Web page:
Managing and Controlling Scope Creep 4/5
Unfortunately no matter how hard you try there is still probably a 90% probability that your project will suffer from Scope Creep.
Therefore having the "soft" skills to successfully managing and controlling scope creep is an absolutely vital trait for
any successful project manager to have.
There are basically a number of ways scope creep can be managed. These include:
- 4.1 Rigid compliance with Project Management Process
- 4.2 A good rapport with Project Stakeholders
- 4.3 Active management of expectations
- 4.4 Good initial estimating and planning
4.1 Rigid Compliance with Project Management Process
Now normally I would always advocate being flexible with project management process because real world problems rarely
fit neatly into one. However this is one of those rare cases where strict compliance can actually pay dividends.
The reason being that forcing people to raise Change Requests which can then be impact assessed is a great way of reducing
any momentum such potential scope creep changes will have generated whilst enabling the project manager to remain in control.
Further it gives the project manager time to properly assess whether the change can be accommodated within the project and if
not, then find a way to bin it by either insisting some existing functionality is de-scoped or else the budget or timeframe
are increased as a result.
4.2 A Good Rapport with Project Stakeholders
This is always vital in delivering a successful project as well as in managing scope creep. Having a good relationship
with the Project Stakeholders means you can discuss and resolve more issues verbally, rather than having to generate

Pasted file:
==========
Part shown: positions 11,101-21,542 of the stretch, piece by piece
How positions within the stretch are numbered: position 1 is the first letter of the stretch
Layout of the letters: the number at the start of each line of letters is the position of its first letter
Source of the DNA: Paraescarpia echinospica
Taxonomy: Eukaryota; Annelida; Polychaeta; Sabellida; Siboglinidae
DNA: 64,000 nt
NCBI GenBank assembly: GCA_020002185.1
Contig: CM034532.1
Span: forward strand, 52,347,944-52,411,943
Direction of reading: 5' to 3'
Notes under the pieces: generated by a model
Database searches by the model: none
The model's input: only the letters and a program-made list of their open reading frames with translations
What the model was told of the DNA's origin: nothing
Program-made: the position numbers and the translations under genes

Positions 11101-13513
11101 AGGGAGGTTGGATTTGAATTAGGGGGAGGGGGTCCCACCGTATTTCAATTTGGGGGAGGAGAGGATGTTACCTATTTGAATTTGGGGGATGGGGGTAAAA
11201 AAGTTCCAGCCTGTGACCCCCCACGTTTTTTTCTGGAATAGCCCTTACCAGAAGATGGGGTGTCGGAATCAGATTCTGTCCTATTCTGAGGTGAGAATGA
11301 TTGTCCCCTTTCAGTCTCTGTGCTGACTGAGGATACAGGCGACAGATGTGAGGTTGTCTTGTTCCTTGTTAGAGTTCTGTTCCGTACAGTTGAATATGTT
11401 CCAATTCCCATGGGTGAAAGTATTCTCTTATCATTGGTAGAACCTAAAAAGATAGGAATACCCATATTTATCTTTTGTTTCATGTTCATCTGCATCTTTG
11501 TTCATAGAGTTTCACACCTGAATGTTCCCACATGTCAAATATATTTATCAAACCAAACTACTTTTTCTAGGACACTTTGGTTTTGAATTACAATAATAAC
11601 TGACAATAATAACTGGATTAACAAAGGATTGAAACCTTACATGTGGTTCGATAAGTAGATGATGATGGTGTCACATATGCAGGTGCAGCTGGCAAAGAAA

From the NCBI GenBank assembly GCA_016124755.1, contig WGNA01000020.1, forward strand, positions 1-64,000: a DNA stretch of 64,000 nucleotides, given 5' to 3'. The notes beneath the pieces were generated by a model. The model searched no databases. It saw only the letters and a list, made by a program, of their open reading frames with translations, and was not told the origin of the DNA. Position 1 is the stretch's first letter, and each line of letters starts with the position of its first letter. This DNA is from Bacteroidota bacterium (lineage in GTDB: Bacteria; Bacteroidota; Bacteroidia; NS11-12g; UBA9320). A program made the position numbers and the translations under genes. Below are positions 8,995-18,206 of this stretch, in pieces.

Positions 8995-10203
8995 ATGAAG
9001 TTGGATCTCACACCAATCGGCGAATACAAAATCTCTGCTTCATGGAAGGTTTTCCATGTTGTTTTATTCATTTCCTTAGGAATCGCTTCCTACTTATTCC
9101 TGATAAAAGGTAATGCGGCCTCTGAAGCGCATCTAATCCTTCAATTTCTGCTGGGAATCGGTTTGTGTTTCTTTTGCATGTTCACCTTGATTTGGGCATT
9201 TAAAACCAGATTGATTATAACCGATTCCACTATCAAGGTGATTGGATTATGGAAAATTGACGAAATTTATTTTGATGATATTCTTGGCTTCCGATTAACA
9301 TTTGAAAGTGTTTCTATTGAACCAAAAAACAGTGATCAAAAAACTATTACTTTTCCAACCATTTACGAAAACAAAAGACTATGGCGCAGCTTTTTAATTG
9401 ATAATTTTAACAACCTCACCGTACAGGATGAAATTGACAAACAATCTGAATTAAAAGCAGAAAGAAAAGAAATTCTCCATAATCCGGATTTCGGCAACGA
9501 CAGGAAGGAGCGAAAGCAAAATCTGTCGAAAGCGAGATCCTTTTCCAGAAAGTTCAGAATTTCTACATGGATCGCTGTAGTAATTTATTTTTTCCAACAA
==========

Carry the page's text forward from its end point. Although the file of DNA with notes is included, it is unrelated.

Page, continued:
reams of documents. Further it means that you will have greater leeway to manage the project as you want, safe in the
knowledge that you have the backing of your project stakeholders.
4.3 Active Management of Expectations
This may sound like an odd one, but by doing this you will make life much easier for yourself on a project. Imagine this;
You have a choice of telling your project stakeholders that the project will be easy to deliver, has plenty of resources and
will come in under budget whilst meeting the timeframes. What sort of impression does this give the team and stakeholders?
Well of course that there is the potential that scope can be increased without it causing any problems to project delivery.
Now imagine that instead you have been telling your stakeholders that the resources are tight as are the budget and timeframes,
but that as long as scope doesn't increase you should be able to deliver the project on time. With this kind of message
how many project stakeholders will try scope creep in the full knowledge that if the project doesn't deliver it could
be attributed to them.
4.4 Good Initial Estimating and Planning
I've used the word good rather than accurate initial estimating and planning for a reason. You don't need to be accurate, you
simply need to ensure that you have somehow included enough contingency in any estimates so that if you are forced into
implementing scope creep that you are able to deliver it should it be required.
Managing and Controlling Scope Creep - Tip
Managing and controlling scope creep is an incredibly hard thing to achieve. However remember that whilst ensuring the
project remains on track, you also need to ensure that you are not perceived by the Organisation as intransigent or a
blocker. Follow the points above and you should be able to avoid this.
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